Fluid-filled lesions of the mediastinum have two main etiologies: cystic tumours and duplication cysts (Fig. 2).
Fig. 2: Asymptomatic 45-year-old woman with a mediastinal mass (A, arrow), probably located in the right middle mediastinum (no lateral view available). The likely diagnoses are endothoracic goiter, lymph nodes, or duplication cyst. Enhanced CT shows a non-enhancing middle mediastinal mass with fluid content (B, arrow), confirming the diagnosis of duplication cyst.
Soft-tissue masses indicate a solid tumour. The etiology varies depending on the mediastinal compartment: The ‘three Ts’ in the anterior mediastinum, endothoracic goiter in the middle, neurogenic tumours in the posterior, and lymph node disease in all of them.
Fig. 3. Preoperative chest radiograph in a 72-year-old woman shows an unsuspected anterior mediastinal mass (A and B, arrows). Unenhanced CT shows a well-defined soft-tissue mass (C, arrow). Since the patient is asymptomatic, the differential diagnosis falls between thymoma and teratoma. A thymoma was found at surgery.
Enhanced CT should always be done in mediastinal masses to exclude a vascular origin (Fig. 4).
Fig. 4. Chest radiographs show a middle mediastinal mass (A and B, arrows) with a peripheral lineal calcification in the PA view (A, red arrow). This type of calcification suggests a cyst or a vascular lesion. Enhanced CT confirms a saccular aneurysm of the descending aorta, (C, arrow).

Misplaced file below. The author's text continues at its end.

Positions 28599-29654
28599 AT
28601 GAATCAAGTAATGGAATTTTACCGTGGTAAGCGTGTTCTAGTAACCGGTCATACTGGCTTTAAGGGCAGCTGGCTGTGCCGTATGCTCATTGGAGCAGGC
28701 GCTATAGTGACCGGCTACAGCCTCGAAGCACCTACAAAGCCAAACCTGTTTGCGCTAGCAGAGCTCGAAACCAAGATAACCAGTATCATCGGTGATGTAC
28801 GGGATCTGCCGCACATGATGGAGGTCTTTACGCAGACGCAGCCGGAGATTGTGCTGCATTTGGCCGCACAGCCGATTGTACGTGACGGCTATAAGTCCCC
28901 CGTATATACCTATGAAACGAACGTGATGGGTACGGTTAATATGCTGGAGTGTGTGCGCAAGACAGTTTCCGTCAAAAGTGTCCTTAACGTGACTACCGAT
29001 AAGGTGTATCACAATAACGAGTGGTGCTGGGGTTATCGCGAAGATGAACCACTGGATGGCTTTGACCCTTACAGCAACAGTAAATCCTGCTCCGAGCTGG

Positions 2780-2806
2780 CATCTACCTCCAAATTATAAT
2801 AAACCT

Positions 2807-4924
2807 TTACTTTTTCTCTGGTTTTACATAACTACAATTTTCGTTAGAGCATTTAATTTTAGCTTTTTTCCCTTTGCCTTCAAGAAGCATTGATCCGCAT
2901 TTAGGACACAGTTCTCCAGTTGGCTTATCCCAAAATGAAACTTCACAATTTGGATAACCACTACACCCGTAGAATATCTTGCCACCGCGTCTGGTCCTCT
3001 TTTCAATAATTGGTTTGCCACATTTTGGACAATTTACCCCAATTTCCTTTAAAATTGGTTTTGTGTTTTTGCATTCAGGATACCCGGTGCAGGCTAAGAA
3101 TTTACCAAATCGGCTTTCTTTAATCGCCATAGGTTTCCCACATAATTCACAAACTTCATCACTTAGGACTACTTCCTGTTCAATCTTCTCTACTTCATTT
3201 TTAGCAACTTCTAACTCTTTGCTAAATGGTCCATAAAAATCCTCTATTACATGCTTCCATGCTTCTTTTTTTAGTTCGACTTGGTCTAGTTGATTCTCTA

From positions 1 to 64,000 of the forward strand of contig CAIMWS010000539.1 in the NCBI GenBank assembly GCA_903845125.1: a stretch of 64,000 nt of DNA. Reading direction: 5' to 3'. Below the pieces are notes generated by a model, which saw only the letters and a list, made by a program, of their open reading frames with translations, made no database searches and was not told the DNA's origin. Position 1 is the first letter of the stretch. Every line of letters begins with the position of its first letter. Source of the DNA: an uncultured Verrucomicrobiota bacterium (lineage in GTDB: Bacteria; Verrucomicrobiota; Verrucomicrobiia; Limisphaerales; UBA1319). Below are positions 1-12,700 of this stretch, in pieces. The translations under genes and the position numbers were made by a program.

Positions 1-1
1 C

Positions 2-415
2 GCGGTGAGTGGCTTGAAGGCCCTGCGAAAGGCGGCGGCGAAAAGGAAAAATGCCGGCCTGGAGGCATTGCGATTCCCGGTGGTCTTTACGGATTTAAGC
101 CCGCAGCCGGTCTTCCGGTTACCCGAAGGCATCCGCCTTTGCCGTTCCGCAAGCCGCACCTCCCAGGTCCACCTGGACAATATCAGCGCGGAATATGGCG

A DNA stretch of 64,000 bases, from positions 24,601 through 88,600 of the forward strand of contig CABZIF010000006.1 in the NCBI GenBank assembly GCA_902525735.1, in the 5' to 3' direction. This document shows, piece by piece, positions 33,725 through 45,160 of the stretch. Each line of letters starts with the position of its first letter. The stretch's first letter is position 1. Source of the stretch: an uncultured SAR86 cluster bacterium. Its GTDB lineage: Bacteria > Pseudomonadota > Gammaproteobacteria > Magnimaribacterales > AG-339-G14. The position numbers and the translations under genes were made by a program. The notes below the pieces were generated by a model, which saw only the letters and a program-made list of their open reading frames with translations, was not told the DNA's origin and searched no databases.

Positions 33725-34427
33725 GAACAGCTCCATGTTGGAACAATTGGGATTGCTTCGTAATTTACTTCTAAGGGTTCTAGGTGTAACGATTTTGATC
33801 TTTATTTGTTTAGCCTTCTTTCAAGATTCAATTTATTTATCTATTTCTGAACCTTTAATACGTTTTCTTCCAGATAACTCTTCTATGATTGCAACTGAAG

Extrapulmonary lesions occur in the periphery of the chest and are identified by the pregnancy sign and its variants (Diploma Casebook case 95). The diagnostic approach depends on whether the underlying rib is affected. If it is, the main diagnoses in adults are metastatic disease or myeloma (Fig. 5), with primary rib lesion a distant third.
If no rib lesion is present, CT should be done to evaluate the density of the lesion, which will determine the most probable diagnosis:
1. Fat density represents extrapleural fat, a clinically non-significant finding (Fig. 6)
2. Fluid density occurs in loculated pleural fluid (Fig. 7)
3. Soft tissue density represent a solid tumor, with two main possibilities: fibrous tumour of pleura or pleural metastasis (Fig. 8).